Other than common central-western Sicilian food, Caltanissetta Province has a very unique pastry-making tradition, in large part based on the use of ricotta cheese. Typical pastries not found anywhere outside of the Province and its capital city are:
- Rollò. Made of ricotta cheese cream and almond paste, rolled in a sponge cake.
- Raviola. A fried puff pastry pocket filled with ricotta cheese cream.
- Spina Santa. and Crocetta. They are two types of pastries traditionally prepared by the nuns of the monastery of the Holy Cross in Caltanissetta. Their recipes were lost in 1908 and have been rediscovered by a local artisan, who keeps them secret and has only shared them with four pious women belonging to the Holy Cross parish.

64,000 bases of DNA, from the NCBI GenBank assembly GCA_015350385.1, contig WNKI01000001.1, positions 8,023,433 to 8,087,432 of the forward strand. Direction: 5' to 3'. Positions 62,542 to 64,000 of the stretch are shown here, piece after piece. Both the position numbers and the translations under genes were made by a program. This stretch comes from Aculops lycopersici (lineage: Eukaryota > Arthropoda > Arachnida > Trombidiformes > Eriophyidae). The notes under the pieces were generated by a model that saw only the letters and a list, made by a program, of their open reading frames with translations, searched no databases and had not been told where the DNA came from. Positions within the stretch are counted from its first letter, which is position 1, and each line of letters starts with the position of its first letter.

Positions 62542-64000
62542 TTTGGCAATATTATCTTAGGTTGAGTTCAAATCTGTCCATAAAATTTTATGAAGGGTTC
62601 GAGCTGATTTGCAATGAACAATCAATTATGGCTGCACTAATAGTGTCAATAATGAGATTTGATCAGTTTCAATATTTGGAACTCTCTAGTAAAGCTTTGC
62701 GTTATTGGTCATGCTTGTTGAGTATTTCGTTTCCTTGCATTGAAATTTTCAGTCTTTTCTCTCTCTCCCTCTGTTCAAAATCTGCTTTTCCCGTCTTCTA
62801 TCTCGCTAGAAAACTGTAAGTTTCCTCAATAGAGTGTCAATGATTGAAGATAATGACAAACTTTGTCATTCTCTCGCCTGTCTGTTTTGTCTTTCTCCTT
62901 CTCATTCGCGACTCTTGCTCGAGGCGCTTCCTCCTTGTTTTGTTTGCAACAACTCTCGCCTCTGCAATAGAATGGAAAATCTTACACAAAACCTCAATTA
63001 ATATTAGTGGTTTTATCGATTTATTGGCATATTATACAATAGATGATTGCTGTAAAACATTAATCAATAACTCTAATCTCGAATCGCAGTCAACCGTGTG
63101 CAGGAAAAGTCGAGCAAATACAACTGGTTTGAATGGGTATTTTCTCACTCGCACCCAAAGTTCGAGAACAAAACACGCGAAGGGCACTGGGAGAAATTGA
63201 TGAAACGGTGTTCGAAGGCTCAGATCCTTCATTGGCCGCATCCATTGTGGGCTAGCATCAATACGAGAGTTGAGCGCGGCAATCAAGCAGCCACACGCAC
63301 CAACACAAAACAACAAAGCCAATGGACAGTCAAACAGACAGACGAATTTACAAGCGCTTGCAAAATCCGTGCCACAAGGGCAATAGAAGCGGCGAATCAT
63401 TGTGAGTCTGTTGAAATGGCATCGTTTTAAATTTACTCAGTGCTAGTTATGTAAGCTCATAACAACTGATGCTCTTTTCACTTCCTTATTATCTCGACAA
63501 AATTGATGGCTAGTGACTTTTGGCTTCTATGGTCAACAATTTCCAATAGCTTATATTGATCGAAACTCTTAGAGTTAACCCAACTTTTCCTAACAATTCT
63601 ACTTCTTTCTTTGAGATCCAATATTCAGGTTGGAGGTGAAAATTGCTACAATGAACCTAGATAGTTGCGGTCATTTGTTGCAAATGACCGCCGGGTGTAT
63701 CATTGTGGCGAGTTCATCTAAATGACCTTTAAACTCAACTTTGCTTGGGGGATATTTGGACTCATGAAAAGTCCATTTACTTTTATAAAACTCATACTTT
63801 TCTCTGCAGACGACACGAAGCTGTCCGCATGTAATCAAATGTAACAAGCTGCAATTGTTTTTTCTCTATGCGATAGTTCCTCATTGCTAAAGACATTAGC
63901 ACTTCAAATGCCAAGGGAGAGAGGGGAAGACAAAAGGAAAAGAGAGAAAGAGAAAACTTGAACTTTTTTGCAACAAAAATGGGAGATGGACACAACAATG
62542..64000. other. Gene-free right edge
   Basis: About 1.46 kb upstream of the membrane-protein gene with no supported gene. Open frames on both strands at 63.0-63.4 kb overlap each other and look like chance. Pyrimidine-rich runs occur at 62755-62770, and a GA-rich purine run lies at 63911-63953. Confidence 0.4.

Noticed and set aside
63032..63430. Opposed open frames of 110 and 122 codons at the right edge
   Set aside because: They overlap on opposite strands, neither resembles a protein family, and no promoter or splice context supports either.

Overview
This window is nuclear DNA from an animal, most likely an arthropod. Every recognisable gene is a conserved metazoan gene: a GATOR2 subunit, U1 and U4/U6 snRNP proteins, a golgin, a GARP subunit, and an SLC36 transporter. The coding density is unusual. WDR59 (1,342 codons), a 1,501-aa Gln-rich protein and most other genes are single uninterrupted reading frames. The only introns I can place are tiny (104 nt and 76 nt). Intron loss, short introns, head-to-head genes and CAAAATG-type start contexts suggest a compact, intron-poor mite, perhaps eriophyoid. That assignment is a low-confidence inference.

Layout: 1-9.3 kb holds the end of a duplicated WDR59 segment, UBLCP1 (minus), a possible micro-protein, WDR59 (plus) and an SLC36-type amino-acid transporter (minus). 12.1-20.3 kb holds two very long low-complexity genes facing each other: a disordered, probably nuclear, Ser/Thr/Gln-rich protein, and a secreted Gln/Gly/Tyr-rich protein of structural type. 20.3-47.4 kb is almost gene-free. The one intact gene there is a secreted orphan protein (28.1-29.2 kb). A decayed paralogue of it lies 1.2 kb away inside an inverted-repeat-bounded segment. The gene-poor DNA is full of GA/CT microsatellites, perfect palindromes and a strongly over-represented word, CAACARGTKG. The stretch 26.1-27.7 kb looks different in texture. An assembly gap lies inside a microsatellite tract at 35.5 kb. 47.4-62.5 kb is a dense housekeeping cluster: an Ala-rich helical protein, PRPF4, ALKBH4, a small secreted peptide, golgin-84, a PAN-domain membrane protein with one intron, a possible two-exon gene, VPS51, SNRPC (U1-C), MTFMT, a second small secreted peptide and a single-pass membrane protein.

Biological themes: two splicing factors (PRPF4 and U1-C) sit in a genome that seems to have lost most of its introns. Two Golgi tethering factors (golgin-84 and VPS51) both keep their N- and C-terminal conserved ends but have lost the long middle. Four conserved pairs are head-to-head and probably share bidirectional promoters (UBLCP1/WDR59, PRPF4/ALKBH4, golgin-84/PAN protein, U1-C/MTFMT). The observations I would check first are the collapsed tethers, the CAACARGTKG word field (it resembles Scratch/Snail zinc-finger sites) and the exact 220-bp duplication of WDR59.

Common street food found in many places around the province:
- Arancine. Fried rice balls usually filled with tomato sauce and meat, although other variants are common.
- Panelle. Fried chickpea fritters.
- Stigghiole. Roasted lamb guts, seasoned and rolled around a leek.
Furthermore, the famous Cannolo (a fried tube of pastry dough filled with ricotta cheese cream) was invented in Caltanissetta, although its origin is debated. Historian Pino Correnti claims it was first produced by some nuns in a monastery in the city, while the tradition predates it to Arabic times and claims it was invented by the women in the harem of the city Emir, who were living in the Pietrarossa castle. Nowadays it's possible to taste this delicacy in most pastry shops in all towns of the province.